“Ubud has turned into a mini-urban nightmare. Who let that happen? Places like Tanah Lot are like a Hindu theme-park these days.”

“The 'blame' for all this cannot be solely aimed at 'tourists.' Greed, corruption and indifference are more likely candidates.”

[They've Got Your Number]  reporting on the crackdown on “Non-DK” licenses plates operating in Bali, prompted a wise observation from one reader in Sanur.
  • Philip in Sanur wrote:
“Indonesian law requires that one may only register a vehicle in the place of residence, as per the address on the KTP. So if a Jakarta resident has a second home in Bali and wishes to leave a vehicle in Bali, by national law, he/she cannot register a vehicle in Bali.”

“So how does Bali Province seek to legally apply such a regulation to owners of vehicles with a non-Bali KTP?”

“National law clearly prevails over Provincial regulations.”

[Misguided in Bali] which reported the anger of the governor over illegal guides in Bali and his demand for their imprisonment brought a letter:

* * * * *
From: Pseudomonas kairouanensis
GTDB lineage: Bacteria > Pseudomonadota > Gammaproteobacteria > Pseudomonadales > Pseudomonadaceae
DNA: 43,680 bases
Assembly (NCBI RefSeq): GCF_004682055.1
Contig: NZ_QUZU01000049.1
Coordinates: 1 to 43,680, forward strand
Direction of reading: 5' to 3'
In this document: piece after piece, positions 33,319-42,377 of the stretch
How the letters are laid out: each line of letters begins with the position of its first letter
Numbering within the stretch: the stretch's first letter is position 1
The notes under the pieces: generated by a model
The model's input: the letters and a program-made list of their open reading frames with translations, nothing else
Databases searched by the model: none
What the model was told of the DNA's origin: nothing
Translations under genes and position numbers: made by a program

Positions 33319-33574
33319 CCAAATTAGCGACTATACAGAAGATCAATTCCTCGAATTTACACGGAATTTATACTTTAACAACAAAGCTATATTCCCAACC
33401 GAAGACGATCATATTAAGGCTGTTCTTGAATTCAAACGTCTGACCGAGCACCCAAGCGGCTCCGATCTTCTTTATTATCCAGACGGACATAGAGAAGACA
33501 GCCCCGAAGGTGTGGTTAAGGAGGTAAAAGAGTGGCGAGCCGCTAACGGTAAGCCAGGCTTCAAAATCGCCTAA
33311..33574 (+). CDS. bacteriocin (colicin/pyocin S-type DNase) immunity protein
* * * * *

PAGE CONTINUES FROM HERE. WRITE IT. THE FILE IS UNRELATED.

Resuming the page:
• Donna wrote to say
“I have been hearing about the problems with unlicensed tour guides for some time. But what is not clear to me is exactly which type the Governor is referring to. For example, does he mean the thugs who demand that visitors use them even for short visits to Besakih and charge outrageous rates? Or does he mean the freelance drivers who take tourists on informal tours around the island and also give some information and describe points of interest? The first is clearly a blot on Bali and the reputation of its people. The second is, in my opinion, a way to employ thousands of hard-working people and bridges the gap between taking tour busses and having to figure out Bali's attractions by yourself and on your own steam.'